• Cable networks have also been upgraded to carry broadband services to user's homes. Substantial numbers of users currently receive broadband services over cable and, again, the services are conveyed using IP packets over Ethernet.
  • Video material requires a data rate which varies between 1.5 Mbps (for a quality comparable to that offered by a video cassette recording) to 20 Mbps (High-Definition Television). In DSL or cable networks, these higher application data rates means that a mechanism is needed to manage contention for the capacity available towards the user's home. This capacity management includes both the maximum available capacity for any one user and the shared capacity towards the DSL Access Multiplexer (DSLAM) or Cable Modem Termination System (CMTS). This capacity (sometimes termed “backhaul” capacity) may be shared by several hundred users, and contention for the capacity will also need to be managed as users demand more choice in the material they view.
  • SUMMARY OF THE INVENTION
  • One or more embodiments of the present invention overcome various shortcomings of the conventional technology for operating a communication network, allowing service providers or capacity wholesalers to:
      • Classify flows that are not observable at the point in the network where Flow State Aware QoS management is deployed, but are consuming bandwidth and signal said classification information to a Flow State Aware QoS function or a monitoring function or network management function.
      • Classify flows making use of extended monitoring functions that are not co-located with QoS functions, where extended monitoring functions may perform monitoring of a flow or a group of flows over a period of time, and may determine trends or patterns occurring on a flow or a sequence of flows or a group of flows, and signal said classification information to a Flow State Aware QoS function or another monitoring function or network management function.
      • Adjust the dynamic levels of bandwidth available along VLANs or other flow aggregates and/or adjust the level of packet discards required among the flows that are observable or detectable at the point in the network where Flow State Aware QoS management is deployed.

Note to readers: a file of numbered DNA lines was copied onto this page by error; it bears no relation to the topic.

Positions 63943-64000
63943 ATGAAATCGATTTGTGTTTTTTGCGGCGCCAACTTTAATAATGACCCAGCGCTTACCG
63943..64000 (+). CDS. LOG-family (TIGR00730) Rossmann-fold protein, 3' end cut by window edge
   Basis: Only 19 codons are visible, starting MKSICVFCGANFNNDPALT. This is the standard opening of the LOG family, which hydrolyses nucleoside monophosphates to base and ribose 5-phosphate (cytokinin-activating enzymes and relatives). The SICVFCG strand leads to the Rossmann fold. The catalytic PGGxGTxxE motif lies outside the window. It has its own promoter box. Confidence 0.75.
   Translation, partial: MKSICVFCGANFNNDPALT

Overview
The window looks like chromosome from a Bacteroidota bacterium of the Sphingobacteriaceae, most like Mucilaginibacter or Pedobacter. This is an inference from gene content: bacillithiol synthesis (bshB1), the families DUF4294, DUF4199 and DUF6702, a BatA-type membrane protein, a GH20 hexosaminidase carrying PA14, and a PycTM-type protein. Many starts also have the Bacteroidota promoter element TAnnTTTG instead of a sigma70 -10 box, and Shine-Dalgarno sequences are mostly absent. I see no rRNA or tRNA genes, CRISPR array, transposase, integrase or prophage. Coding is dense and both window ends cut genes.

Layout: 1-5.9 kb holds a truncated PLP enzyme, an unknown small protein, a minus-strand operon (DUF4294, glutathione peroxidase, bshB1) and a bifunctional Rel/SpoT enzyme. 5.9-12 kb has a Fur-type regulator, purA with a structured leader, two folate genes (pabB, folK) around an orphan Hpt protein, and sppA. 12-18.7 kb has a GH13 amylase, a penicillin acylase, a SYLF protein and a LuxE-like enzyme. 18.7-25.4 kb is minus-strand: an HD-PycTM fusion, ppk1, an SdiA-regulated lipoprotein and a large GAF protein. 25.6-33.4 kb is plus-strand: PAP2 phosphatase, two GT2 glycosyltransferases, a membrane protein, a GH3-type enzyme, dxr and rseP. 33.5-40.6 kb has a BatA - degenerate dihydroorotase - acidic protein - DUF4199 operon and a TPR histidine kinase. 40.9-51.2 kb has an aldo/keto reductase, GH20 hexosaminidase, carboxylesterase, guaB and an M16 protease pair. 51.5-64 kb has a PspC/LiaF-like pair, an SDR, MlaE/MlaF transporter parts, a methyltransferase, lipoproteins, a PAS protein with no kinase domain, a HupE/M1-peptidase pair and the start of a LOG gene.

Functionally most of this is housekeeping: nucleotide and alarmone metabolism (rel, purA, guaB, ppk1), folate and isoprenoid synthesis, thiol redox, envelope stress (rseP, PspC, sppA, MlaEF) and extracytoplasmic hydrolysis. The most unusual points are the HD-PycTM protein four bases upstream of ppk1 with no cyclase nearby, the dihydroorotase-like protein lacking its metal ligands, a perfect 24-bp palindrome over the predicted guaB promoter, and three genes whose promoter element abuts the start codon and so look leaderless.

• Perform distributed monitoring and trend analysis of flows that may be physically separated in the network but could be following similar trends in rate change, frequency of flow initiation, or other trends.
  • According to the present invention, there is provided a method of operating a packet subnet that aims to solve the problem of managing contention in a packet network by managing the QoS treatment of different flows and groups of flows including:
      • Preference priority control of some flows in the event of congestion or sudden re-routing of traffic in the event of a network link failure.
      • Measurement and monitoring functions that determine the identity of flows or groups of flows and determine traffic rates or jitter in rates or capacity usage related to one point in the said subnet and may determine or predict trends of these said measured quantities over a time interval and determine, through said measurements or monitoring or trend predictions, information that relates to the QoS treatment of said flows or groups of flows and forward that information to another Flow State Aware function performing QoS or monitoring functions at another point in the said subnet, where the said forwarded information includes the flow or flow group identity or flow identities and the said determined QoS treatment information.
  • According to a first aspect of the present invention, the said method of operating the subnet comprises:
      • Receiving one or more communication packets indicative of the commencement of a packet flow through said subnet, said packet flow comprising one or a plurality of packets.
      • Responsive to recognition of the commencement of a new packet flow, storing a flow identifier, enabling identification of packets belonging to said commenced packet communication flow.
      • Responsive to recognition of the commencement of said new flow, retrieving policy information relating to the determination of initial or sustained QoS treatment of the flow, where said policy information may additionally include the identity of one or more functions that should be informed or alerted about new flows or monitoring or QoS treatment information related to flows, and where said functions may be located at one or more different points of the said subnet, and where said determination of initial or sustained QoS treatment is derived from policy information and monitored information about the said new flow, including, but not limited to: